Weaning Twig

My last picture of Twig nursing.

I’ve contemplated writing this post for about two weeks now, but for the longest time I just didn’t believe it was happening. But now I’m going to say it (and possibly eat my words later)–Twig has weaned. 

This is always how I had imagined it would be with Peanut. Just one day I realize that we haven’t nursed in a while and it turns out that she weaned without my really noticing. From speaking to other moms who do child-led weaning, this seems to be the general consensus on how it happens. One day you have a nursling and then one day you don’t. No big shift in thinking or functioning, just a natural progression.

Well that’s how it happened for us.

I guess it all started when I became pregnant with the baby we will now refer to as Banana (monkey will be his/her animal and their nicknames are foods that animal eats). Pretty soon after getting that positive test, I was dead tired All. The. Time. Turned out I was iron deficient (yay Floradix!), but regardless, I needed a lot more sleep at night. It was at this time that I decided to night wean Twig, probably when she was just a month or two shy of 2. We used a modified version of Dr. Jay Gordon’s method (just like I did with Peanut) and it went really smoothly. We were all happy and I was a bit more rested.

Still Twig continued to nurse beyond this point, which was fine by me. I had decided early on in the pregnancy that I wouldn’t attempt to wean her, but I also wouldn’t be to heartbroken if she weaned during this pregnancy. I think it has a lot to do with personality, so it’s unlikely it would all happen the same way as when Twig was born, but I wasn’t exactly thrilled to have another toddler wanting to nurse more often than the newborn. But like I said, personality. I don’t think Twig would have reacted to the new sibling in quite the way Peanut did. Peanut was always a huge comfort nurser (probably from all those months with horrible reflux where it was literally her only comfort) and Twig, while definitely enjoying nursing, was never that same kind of nurser. So my point is that I don’t think it would have gone down the same way.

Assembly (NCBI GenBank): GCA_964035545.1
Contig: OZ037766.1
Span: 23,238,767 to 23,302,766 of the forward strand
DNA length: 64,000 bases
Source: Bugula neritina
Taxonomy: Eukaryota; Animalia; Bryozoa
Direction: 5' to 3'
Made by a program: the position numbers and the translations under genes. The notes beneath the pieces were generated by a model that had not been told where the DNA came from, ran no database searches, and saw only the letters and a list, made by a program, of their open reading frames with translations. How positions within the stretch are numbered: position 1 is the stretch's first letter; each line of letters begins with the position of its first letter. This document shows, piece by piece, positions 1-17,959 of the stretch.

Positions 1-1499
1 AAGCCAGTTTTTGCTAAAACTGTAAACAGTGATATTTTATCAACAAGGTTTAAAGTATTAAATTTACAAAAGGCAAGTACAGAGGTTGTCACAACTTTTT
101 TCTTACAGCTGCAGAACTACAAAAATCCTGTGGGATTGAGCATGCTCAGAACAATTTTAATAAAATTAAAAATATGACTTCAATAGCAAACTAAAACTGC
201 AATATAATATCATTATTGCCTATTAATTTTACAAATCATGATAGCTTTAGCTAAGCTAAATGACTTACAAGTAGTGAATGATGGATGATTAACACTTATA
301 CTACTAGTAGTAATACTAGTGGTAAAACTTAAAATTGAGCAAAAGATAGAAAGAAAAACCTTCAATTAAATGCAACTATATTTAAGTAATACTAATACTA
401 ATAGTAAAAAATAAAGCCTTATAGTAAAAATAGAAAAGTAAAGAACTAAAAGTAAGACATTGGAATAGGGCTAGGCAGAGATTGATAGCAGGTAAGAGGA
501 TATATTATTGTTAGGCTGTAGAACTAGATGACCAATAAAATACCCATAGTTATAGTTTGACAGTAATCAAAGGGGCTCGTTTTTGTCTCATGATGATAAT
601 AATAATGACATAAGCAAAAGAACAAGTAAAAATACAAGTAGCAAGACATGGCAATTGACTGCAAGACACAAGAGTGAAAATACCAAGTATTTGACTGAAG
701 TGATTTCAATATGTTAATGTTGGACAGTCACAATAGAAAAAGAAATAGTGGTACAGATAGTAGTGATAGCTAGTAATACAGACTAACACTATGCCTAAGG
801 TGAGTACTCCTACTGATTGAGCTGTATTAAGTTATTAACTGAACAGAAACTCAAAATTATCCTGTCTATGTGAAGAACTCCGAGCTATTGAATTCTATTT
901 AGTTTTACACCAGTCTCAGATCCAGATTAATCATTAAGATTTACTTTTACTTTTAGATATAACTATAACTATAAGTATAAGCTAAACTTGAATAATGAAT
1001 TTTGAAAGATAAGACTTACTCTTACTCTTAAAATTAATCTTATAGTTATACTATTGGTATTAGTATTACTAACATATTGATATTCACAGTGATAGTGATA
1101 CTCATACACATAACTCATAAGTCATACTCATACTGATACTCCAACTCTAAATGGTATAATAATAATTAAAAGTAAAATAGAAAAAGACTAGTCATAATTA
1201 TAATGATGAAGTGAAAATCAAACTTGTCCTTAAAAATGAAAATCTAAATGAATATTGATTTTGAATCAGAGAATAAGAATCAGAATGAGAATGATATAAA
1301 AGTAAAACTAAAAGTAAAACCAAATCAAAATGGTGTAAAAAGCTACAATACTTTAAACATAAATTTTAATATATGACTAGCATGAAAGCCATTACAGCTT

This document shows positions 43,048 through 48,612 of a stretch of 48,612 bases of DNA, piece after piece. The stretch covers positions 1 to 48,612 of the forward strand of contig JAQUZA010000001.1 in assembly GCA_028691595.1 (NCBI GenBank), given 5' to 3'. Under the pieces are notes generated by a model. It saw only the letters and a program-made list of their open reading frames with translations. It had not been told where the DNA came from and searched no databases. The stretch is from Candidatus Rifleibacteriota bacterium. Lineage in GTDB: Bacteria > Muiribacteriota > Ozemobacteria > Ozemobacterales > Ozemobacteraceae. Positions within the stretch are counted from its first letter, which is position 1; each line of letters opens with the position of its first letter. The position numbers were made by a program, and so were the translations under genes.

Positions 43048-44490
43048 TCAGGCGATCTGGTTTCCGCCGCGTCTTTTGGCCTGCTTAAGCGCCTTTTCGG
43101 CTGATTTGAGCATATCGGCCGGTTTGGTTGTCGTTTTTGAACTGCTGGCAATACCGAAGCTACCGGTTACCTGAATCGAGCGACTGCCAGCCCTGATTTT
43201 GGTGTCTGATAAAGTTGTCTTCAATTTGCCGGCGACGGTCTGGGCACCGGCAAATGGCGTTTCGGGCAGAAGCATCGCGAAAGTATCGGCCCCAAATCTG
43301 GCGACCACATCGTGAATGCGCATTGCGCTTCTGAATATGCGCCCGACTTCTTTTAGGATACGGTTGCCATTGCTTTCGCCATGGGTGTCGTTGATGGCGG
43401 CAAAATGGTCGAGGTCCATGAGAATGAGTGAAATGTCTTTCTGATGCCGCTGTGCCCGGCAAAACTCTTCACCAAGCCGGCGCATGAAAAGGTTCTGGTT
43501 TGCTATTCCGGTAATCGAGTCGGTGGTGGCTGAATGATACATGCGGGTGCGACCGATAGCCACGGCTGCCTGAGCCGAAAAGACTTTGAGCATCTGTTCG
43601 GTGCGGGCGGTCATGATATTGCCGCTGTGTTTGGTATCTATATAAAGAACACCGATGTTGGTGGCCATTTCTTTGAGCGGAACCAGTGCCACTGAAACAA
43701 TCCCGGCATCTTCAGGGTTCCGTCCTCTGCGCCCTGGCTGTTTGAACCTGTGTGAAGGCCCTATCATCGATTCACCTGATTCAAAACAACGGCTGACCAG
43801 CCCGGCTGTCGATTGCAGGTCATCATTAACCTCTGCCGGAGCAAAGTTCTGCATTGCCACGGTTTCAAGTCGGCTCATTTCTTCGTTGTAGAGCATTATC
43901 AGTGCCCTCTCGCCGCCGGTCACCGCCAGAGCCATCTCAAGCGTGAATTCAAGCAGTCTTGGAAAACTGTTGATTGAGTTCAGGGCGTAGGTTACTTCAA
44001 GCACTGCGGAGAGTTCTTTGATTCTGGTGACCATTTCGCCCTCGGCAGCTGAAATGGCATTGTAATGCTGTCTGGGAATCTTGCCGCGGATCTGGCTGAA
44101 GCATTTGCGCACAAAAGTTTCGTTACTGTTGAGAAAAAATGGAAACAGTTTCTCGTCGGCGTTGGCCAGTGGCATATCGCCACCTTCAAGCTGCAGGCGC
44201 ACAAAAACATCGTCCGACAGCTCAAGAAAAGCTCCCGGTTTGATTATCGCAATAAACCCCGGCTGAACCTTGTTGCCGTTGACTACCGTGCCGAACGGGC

Anyway, by the time she was night weaning, she wasn’t really nursing for naps anymore. Since I was gone during naptime fall semester, she was being put to sleep by my in-laws or mother (who take turns watching her). In the rare case I was able to get there before she fell asleep, she’d fall asleep on her way home in the car. Then Saturdays she would fall asleep on the way home from music class and on Sundays she wasn’t interested in nursing to sleep (we would, and still do, just lay in the bed together until she’s out). So nap nursing, which was a big one for Peanut throughout Twig’s pregnancy, was out. This meant it was just occasional nursing during the day and sometimes for bed at night (but even for that we had naturally gotten to the point where she would unlatch and fall asleep on her own so it’s not like she was falling asleep nursing or even that it was necessary).

For a while, I resisted nursing because I was sore. Pregnancy, especially in the first trimester, does that to you. It was like I could feel every tooth and it gave me major heebeegeebees. So I would delay nursing if I could, which I could most of the time. We still nursed at least a few times a week though. Then just after Twig’s second birthday, we all got sick and Twig was completely uninterested in nursing (even though I encouraged it in an effort to get her feeling better). My milk supply was dwindling at this point (also normal during pregnancy) and I don’t think she found much comfort in trying to nurse through a stuffy nose without getting much payoff.

After getting better, she was pretty much back to normal with nursing, but asking less often than before. I distinctly remember being about 13-14 weeks pregnant (I’m now 17) and sitting down to nurse and actually enjoying it for the first time in a while. We played and she nursed for a few minutes, then were done. I was really happy that we finally got back to the point where I wasn’t feeling like I had to distract myself to get through it. It had become the beautiful thing it was supposed to be again.